Impossibly blue waters matched by equally pristine sands make this jewel of the Emirates a no-brainer as a beach destination
If you’re seeking isolation, head to the Khalouf beach. It’s a brooding, silent shore with sand dunes looming over it. The only company you will have on the beach will be from lonesome fishermen, high-flying eagles and the odd flamingo. The flipside is that there aren’t too many resorts around here‐don’t go here looking for fancy sun loungers and umbrella-‐topped cocktails. Combine a day at the beach with a night in the nearby mountains. Various tours can also customise your trip (it is five hours from Muscat), and provide camping or snorkelling gear. The Muscat Hotels List has options to suit choices of different people. You simply need to check and compare the rates and book online beforehand. This will ensure a peaceful stay for you.
Oman’s beauty can be credited to the stunning beaches as well as the mountains that seem to melt into the sea. Salalah, the country’s second largest city, enjoys the best of both. A drive through rough and impressive cliff sides magically lead you to stunningly virgin stretches of sand and sea. It is such drama that makes Mughsayl Beach the pick of the lot. The ocean here, although pretty, has some strong undercurrents and swimming is not advised. So what are you waiting for? Go through the Salalah Hotels List and book your room in advance to avoid delays in your most awaited journey.
Until recently, the rocky edges of the Bandar Jissah fended off most tourists. Today, it’s been adopted by one of the country’s many five-‐star resorts and now is among Oman’s more popular water sport destinations. For quiet a afternoon at sea, hop on to a boat that will take you to the famous sea arch that Omani tourism authorities promote heavily. The still waters are perfect for snorkelling, particularly for beginners. It’s a popular weekend destination for locals and, thanks to its newfound popularity, tends to get pretty crowded.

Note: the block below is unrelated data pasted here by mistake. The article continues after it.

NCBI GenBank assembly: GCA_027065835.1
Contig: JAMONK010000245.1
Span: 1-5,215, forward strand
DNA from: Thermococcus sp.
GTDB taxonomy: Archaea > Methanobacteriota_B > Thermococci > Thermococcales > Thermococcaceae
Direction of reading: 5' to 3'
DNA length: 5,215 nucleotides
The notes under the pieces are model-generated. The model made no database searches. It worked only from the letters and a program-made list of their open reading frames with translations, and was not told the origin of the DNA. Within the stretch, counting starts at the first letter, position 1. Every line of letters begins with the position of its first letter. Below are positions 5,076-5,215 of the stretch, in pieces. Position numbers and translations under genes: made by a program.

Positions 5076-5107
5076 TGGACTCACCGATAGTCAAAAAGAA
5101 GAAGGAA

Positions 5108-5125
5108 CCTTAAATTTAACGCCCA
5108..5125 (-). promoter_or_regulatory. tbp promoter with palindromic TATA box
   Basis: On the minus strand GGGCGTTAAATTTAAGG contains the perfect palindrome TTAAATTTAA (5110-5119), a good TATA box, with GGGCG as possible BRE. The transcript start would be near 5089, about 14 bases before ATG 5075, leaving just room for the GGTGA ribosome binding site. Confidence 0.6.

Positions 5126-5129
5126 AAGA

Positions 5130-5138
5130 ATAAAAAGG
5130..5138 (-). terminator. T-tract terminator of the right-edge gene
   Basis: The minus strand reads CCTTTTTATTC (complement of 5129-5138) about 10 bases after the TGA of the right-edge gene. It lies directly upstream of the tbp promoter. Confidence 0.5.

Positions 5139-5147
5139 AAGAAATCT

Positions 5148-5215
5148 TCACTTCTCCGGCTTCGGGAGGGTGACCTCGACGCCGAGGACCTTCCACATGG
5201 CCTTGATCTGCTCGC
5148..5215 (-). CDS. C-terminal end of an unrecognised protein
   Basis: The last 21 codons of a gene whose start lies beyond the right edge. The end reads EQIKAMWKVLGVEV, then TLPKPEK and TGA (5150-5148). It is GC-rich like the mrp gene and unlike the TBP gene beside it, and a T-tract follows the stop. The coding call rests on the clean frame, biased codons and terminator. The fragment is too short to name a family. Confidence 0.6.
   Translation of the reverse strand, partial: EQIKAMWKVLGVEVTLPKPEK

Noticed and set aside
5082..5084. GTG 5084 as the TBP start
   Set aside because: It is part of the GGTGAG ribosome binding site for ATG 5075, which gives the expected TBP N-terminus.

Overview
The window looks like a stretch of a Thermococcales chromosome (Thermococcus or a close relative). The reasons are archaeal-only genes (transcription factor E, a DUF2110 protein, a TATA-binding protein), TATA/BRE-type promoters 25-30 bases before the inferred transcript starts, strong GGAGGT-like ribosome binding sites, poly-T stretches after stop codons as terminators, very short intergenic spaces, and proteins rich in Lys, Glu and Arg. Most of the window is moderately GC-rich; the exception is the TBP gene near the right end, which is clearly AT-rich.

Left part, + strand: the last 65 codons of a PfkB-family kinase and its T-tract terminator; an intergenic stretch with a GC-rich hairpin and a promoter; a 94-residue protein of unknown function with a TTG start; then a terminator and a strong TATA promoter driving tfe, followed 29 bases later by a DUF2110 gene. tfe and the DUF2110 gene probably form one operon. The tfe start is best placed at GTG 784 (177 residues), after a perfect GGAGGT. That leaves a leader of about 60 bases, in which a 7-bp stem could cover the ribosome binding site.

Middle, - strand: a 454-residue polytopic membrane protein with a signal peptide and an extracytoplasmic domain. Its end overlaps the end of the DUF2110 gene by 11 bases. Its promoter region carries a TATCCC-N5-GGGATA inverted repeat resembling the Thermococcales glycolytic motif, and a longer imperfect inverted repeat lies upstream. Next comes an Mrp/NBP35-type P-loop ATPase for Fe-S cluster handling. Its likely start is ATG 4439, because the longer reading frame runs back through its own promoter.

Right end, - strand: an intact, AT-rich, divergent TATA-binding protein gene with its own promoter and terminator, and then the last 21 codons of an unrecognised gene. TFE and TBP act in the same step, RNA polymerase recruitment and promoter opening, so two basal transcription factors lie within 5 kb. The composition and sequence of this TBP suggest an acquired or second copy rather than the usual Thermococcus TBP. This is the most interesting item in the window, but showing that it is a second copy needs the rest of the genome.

The beaches of Tiwi village are largely empty on weekdays, which is when you should head here. There are several natural coves that make for the most perfect camping spots. The village is small and the locals eke out a living through fishing. You might spot the occasional fisherman on the beach, and if you’re nice, he’ll even let you buy fish fresh off his pick-‐up truck. The beach here is almost white, and the waters a clear turquoise. The weekends draw in locals and the beach tends to get crowded with happy campers. This option from Tiwi Hotels list helps you have a nice view of the ocean as you wake up. Enjoy the waves and the gradual sunrise from your room during your stay at Tiwi.
The beach at Ras Al Hadd has airplane runways, relics from WWII, when fighter planes landed here at the Gulf of Oman for safety. Historical evidence even shows that ships sought this harbour as early as 3,000 BC. But history is not what draws tourists in. The beach is a turtle reserve and a rare spot for turtle watching. If you’re travelling around June, you’re in luck. It’s egg-‐laying season, and the turtles lay between 6,000-‐13,000 eggs on the beach. It’s a rare and beautiful sight, and the guided tours usually last for an hour – watching the turtles wade in from the sea, lay their eggs and then carefully cover them up with sand.